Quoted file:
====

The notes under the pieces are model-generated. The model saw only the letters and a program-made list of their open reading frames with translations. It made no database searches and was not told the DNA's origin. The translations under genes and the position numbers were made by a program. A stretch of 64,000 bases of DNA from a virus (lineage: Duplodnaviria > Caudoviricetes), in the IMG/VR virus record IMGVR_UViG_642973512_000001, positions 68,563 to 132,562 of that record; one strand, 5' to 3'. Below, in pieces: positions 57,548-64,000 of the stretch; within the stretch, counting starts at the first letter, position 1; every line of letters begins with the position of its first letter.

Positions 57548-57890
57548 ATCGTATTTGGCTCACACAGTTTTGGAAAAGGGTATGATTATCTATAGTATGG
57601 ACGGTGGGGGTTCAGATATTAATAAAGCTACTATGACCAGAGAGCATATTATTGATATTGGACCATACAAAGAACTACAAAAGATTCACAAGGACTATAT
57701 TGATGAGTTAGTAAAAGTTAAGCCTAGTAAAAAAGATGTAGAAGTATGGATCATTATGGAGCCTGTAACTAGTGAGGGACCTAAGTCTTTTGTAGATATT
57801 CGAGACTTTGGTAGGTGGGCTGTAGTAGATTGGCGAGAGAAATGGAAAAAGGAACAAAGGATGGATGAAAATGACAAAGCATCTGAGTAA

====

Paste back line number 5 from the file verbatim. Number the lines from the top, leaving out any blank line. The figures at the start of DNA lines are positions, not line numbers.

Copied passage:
57701 TGATGAGTTAGTAAAAGTTAAGCCTAGTAAAAAAGATGTAGAAGTATGGATCATTATGGAGCCTGTAACTAGTGAGGGACCTAAGTCTTTTGTAGATATT